Slowdown restricts banks' credit growth

More importantly, the growth rate in bank credit decelerated to 21 per cent during 2008-09 from 25 per cent in the previous year.

Slower income growth, in turn  lead to deceleration in the growth of net profits from 37 per cent in 2007-08 to 24 per cent in 2008-09. Though the gross NPA(non performing assets) to gross advances ratio of banks remained at the last year’s level of 2.3 per cent as at end-March 2009, the gross NPA ratio of public sector banks declined but that of private and foreign banks increased during the year, it said.
While the gross NPAs of public sector banks declined, that of private and foreign banks increased during the year.

The RBI said while there is a lot to learn from the global perspectives and from global initiatives, many of the Indian banking practices are worth emulating by other countries.

“The Indian banking is a success story in the midst of the global crisis, owing primarily to the regulatory environment in place and the structural banking drivers,” the report said.

The apex bank said looking forward, the tremendous potential from greater financial inclusion provides a favourable outlook as banking penetration is at present low.
In a 400-pages report titled “Report on Trend and Progress of Banking in India, 2008-09” released here, RBI also noted that there was a slowdown in the deposits growth rate of banks in 2008-09 to 22.4 per cent as at end-March 2009 from 23.1 per cent as at end March 2008.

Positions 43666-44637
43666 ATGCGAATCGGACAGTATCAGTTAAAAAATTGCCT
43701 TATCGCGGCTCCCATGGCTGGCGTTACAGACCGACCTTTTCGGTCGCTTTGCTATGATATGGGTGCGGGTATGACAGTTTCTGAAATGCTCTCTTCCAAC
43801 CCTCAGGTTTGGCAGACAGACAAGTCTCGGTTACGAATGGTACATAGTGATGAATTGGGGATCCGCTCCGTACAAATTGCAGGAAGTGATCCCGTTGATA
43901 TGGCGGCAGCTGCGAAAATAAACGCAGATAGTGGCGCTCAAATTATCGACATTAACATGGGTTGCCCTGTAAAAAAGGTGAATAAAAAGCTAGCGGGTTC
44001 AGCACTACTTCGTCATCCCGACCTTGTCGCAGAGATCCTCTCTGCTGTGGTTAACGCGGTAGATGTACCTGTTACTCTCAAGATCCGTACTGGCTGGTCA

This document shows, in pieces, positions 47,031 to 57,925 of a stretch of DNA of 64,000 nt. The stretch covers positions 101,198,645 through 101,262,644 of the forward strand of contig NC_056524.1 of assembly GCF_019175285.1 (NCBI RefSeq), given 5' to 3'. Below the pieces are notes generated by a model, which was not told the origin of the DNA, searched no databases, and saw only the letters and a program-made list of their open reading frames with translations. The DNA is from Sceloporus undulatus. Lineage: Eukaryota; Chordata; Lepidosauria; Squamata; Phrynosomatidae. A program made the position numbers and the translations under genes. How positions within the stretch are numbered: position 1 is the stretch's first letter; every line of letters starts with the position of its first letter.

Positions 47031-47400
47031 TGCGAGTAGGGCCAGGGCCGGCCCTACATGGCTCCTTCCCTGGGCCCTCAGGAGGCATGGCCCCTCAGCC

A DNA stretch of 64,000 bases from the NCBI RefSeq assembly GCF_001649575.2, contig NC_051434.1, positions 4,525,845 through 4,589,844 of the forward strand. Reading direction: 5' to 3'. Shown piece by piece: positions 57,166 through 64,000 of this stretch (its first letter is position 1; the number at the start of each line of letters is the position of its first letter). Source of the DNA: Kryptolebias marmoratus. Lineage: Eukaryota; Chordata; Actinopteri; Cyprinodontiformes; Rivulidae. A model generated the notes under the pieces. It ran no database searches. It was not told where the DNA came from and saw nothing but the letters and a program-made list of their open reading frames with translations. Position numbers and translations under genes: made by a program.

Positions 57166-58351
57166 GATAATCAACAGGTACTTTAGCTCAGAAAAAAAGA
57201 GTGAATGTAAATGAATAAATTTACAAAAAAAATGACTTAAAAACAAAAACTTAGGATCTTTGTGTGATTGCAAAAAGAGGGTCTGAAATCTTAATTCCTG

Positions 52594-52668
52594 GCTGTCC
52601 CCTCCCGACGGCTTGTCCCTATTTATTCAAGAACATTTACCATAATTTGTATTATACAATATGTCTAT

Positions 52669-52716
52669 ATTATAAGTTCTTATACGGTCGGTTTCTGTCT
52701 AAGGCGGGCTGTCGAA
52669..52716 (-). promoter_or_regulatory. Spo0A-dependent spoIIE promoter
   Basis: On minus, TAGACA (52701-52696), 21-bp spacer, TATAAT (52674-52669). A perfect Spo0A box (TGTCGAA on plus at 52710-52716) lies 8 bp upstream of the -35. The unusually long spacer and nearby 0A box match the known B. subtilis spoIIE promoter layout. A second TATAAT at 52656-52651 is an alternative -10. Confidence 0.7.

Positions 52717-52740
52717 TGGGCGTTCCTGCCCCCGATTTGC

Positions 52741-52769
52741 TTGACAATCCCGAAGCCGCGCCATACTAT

Among the non-deposit resources, it said the growth in borrowings by banks decelerated to 6.8 per cent as at end-March 2009 from 24.5 per cent in the previous year. The growth rate of advances by SCBs has been witnessing a slowdown since then. Apart from cyclical factors which led to slowdown in growth after a period of high credit growth, the deceleration in bank credit growth was accentuated this year due to the overall slowdown in the economy in the aftermath of global financial turmoil.

Growth rate up

Growth rate of investments by banks decelerated to 23.1 per cent during 2008-09.
However SLR securities as percentage of NDTL increased during the year due to banks’ preference to park their funds in low risk and low return instruments against the backdrop of prevailing uncertainties.

The Return on Assets (ROA) remained at last year’s level of 1.0 per cent. Significantly, the Return on Equity (ROE) increased to 13.3 per cent during 2008-09 from 12.5 per cent during 2007-08, indicating increased efficiency with which capital is used by the banks. Thus, though the expansion of the balance sheet moderated, the asset quality was maintained.  

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